Jack is so front and center during this episode, everyone seems to fade into the background a bit. But we do get some more information. One of the more prominent characters is Claire. During the episode, she faints from lack of water, which leads to another crisis, when the already diminishing water is mysteriously taken. This sets up another sweet moment between her and Charlie. Claire knows that everyone thinks of her as a potential time bomb--- how long dot hey have before this new problem develops--- but Charlie is one of the only people who doesn't seem scared by this. There is definitely something between them, but Claire doesn't know Charlie's demon yet.
Boone seems to be trying to prove himself. He demonstrated that when he tried to save the woman that drowned, and he clearly blamed Jack for coming back with him. Then when Jack disappears, Boone tries to use the water to help Claire, arguing weakly that someone had to step up. A mini-mob begins forming, which is dissipated by the return of Jack. Boone isn't happy about this either.
Sawyer seems to be setting himself up the unofficial black market of this island. This becomes clear when he tries to bargain with Shannon over the price of some insect spray. When the water disappears, he's the obvious scapegoat, which becomes more suspicious when Sun mysteriously shows up with water. He reveals that he traded the water for a fish Jin caught --- that must have been fun for both of them--- but not before Kate tries to force it out of him, something which clearly delights him. Sun and her husband are clearly getting worried about their crisis, but their approaches are different--- she wants to try and communicate with the others to try and find leadership, he says that he will provide for her--- hence the trade with Sawyer. There is also a moment where Sayed tries to interrogate Sun, and replies to Kate's intervention with the reply that she understands what he's saying. Perhaps Sayed has insight into this from personal experience, and it turns out, he knows what he's talking about.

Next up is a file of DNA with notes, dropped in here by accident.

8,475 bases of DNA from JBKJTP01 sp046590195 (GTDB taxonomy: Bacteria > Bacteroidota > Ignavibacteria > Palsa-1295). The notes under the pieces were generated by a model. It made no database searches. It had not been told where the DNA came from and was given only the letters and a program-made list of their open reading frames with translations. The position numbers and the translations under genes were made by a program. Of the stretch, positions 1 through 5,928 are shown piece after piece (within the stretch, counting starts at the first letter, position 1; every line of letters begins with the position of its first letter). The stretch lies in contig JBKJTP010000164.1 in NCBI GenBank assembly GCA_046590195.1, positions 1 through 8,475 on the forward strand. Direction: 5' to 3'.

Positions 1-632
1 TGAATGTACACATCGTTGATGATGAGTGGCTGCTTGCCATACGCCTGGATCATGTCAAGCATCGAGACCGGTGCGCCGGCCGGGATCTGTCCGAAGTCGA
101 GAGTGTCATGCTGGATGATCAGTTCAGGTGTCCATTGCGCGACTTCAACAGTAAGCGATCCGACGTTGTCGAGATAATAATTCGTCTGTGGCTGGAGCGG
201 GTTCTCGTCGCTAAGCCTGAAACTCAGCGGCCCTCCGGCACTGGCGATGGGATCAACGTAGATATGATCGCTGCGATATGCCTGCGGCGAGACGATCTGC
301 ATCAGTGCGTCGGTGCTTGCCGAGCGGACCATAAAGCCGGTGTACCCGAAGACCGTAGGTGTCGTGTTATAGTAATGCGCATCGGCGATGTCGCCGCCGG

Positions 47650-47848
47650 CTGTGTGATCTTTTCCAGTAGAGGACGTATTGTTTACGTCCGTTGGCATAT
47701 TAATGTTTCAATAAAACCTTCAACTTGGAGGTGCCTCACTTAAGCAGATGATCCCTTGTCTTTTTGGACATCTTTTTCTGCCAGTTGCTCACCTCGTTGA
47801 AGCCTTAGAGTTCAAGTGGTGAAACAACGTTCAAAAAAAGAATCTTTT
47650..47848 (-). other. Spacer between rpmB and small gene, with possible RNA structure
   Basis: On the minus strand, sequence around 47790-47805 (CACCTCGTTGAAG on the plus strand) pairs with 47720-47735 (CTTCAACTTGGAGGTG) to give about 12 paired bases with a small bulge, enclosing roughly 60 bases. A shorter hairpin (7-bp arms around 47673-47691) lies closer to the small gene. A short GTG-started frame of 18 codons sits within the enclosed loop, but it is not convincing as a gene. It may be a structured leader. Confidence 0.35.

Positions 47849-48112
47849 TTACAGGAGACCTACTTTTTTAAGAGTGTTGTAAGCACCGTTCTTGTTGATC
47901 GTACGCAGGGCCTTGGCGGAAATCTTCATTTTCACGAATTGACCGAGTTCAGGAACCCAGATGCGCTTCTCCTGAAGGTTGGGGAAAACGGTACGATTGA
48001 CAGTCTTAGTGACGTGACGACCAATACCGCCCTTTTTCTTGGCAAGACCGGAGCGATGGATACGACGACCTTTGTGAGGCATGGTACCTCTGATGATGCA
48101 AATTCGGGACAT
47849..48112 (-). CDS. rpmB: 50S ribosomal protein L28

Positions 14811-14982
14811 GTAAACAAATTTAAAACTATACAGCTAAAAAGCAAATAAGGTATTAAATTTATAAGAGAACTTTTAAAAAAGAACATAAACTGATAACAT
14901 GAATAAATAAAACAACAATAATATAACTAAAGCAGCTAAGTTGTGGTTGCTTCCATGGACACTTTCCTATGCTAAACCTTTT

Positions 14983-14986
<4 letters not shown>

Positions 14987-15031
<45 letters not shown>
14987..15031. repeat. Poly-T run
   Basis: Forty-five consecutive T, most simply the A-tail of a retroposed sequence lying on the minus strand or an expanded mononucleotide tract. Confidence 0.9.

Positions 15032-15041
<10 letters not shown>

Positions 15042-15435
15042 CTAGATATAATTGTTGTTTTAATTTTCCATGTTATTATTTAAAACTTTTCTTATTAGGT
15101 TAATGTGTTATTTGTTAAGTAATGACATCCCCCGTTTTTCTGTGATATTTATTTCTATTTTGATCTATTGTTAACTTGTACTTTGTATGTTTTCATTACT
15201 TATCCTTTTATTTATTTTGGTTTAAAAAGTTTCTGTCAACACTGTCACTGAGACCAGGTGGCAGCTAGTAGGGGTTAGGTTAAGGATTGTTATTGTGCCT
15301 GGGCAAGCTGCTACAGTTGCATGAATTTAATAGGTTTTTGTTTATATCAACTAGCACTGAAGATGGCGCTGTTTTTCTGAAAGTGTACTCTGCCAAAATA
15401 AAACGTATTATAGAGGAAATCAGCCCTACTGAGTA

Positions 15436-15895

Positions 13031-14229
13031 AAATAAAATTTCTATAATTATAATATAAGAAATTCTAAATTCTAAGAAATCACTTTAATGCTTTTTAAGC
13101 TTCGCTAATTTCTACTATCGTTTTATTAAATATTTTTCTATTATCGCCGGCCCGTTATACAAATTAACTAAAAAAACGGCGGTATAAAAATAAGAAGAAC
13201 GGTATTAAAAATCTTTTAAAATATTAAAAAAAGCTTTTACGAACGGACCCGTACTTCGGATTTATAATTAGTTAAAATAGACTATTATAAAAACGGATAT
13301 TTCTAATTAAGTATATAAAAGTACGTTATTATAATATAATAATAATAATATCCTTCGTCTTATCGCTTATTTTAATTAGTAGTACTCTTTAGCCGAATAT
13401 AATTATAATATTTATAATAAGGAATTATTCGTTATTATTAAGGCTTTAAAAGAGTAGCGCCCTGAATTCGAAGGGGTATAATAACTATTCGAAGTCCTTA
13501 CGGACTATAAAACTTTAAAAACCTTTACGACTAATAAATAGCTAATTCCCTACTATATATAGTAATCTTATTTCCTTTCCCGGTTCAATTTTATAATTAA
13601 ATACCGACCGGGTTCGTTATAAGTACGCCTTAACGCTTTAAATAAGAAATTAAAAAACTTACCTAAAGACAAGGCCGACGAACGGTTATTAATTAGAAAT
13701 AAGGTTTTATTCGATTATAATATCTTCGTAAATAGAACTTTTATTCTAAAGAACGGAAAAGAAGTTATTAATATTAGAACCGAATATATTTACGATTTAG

Kate seems to be taking on the role of a miniature enforcer--- she doesn't seem to want to lead, but she seems drawn to authority figures like Jack, Locke and Sayed. This is particular ironic considering her flashback, but there is clearly compassion in her behavior. Locke is assuming the role of half survivalist (he gathers water from the moisture on the leaves) part mystical yogi. When he goes into the woods after Jack, he assures Kate he knows how to find him, and there he is. The obvious answer to this is that he tracked Jack, but what if there was another way? Did the island guide him like it seemed to guide Jack?
The episode ends with Jack telling Kate why he was on the plane, but not why he went on his search in the first place. Maybe it's because he has trust issues or (more likely) he doesn't want to admit that what he saw was real. But this is a critical episode for Jack, and it demonstrates (if there was doubt before) that Matthew Fox is the right actor to be at the center of Lost Few people could demonstrate being strength and fear in the same character, but, as he demonstrated on Party of Five, Fox knows how to do it. The hallucination doesn't appear for awhile, but Jack still has real ghosts, and they're going to be biting at him on the island over and over.